Good news for future tech: Exotic 'topological'...
on February 27, 2019 at 5:00 pm
In a major step forward for an area of research that earned the 2016 Nobel Prize in Physics, an international team has found that substances with exotic electronic behaviors called topological materials are in fact quite common, and include everyday elements such as arsenic and gold. The team created an online catalog to make it easy to design new topological materials using elements from the periodic table. […]
New periodic table of droplets could help solve...
on February 25, 2019 at 7:46 pm
Liquid droplets assume complex shapes and behave in different ways, each with a distinct resonance—like a drum head or a violin string—depending on the intricate interrelationship of the liquid, the solid it lands on and the gas surrounding it. […]
How scientists are piecing together the history...
on February 25, 2019 at 2:24 pm
In the solar system's early days, a first Earth is thought to have been pulverised by a planet that scientists call Theia. We don't know what it was made of or where it came from, only that it may have been the size of Mars. The powerful collision destroyed both planets so completely that scientists can only guess what they were like. […]
Physicists train the oscillatory neural network...
on February 22, 2019 at 12:49 pm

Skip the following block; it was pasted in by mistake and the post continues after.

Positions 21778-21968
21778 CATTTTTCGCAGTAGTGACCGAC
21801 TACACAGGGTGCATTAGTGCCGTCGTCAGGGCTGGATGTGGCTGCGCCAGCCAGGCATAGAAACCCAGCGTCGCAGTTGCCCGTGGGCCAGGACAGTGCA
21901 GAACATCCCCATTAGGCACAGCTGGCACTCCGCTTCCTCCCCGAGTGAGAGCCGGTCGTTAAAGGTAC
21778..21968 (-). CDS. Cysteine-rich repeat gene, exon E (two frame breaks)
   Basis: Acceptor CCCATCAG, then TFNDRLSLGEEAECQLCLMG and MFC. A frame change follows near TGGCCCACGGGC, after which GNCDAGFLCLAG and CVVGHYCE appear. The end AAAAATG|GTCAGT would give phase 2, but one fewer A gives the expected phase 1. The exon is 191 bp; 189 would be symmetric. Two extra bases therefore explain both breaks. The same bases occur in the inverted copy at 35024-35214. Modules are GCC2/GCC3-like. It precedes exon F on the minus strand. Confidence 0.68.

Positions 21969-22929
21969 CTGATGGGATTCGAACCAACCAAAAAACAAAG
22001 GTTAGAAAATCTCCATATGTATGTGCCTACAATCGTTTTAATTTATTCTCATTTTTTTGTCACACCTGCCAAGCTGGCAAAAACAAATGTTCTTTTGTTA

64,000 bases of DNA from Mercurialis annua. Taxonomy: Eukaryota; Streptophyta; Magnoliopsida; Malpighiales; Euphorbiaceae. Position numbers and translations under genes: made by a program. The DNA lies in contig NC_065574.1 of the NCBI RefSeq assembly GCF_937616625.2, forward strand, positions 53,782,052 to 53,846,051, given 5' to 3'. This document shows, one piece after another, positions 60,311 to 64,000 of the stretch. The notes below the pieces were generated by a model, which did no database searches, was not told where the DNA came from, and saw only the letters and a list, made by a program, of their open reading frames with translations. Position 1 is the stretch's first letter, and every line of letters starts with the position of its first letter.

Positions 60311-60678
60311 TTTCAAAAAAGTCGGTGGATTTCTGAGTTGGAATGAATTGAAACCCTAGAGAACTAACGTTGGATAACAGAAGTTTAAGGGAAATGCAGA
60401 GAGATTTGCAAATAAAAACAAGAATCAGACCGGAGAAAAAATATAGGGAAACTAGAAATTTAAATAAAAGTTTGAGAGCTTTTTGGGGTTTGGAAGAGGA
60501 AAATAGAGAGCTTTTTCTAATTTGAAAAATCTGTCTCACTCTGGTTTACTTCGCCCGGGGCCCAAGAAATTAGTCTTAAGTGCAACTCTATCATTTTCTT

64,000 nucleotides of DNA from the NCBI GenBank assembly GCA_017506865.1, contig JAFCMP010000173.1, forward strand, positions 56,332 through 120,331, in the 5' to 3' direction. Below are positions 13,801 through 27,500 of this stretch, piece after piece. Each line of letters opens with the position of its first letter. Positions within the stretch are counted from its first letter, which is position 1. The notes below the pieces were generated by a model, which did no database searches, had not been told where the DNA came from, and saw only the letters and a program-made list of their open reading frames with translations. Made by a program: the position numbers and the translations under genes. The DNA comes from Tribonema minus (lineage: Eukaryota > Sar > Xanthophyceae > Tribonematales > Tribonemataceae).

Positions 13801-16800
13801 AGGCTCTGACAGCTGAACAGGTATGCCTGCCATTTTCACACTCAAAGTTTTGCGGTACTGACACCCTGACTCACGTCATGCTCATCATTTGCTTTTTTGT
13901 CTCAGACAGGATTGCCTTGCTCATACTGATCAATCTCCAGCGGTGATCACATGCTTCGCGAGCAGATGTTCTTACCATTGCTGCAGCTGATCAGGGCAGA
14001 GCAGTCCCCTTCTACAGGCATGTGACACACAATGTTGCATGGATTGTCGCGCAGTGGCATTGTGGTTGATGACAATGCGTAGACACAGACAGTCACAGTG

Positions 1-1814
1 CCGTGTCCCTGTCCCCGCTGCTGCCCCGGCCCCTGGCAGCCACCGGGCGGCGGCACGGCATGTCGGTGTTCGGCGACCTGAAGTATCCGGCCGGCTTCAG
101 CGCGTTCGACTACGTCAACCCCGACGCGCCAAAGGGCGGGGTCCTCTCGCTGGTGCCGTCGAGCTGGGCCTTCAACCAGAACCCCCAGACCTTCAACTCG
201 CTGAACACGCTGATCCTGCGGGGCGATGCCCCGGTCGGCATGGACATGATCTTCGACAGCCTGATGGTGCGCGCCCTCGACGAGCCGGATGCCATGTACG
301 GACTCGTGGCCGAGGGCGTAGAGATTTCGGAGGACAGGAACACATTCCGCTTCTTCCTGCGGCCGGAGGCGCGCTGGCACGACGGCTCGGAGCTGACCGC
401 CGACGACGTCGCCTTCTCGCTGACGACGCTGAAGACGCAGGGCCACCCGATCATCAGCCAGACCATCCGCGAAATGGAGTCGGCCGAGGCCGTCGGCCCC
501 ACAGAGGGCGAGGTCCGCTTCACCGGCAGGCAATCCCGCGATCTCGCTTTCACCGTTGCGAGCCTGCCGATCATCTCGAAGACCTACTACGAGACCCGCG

Physicists from Petrozavodsk State University have proposed a new method for oscillatory neural network to recognize simple images. Such networks with an adjustable synchronous state of individual neurons have, presumably, dynamics similar to neurons in the living brain. […]
When a defect might be beneficial
on February 19, 2019 at 1:40 pm
In the quest to design more efficient solar cells and light-emitting diodes (LEDs), a team of engineers has analyzed different types of defects in the semiconductor material that enables such devices to determine if and how they affect performance. […]
X-ray photoelectron spectroscopy of hydrogen and...
on February 12, 2019 at 11:47 am
For the first time scientists measured the vibrational structure of hydrogen and helium atoms by X-rays. The results disprove the misconception that it's impossible to obtain X-ray photoelectron spectroscopy (XPS) spectra of hydrogen and helium, the two lightest elements of the Periodic Table. This was thought to be the case due to low probabilities of electron ejection from these elements induced by X-rays. […]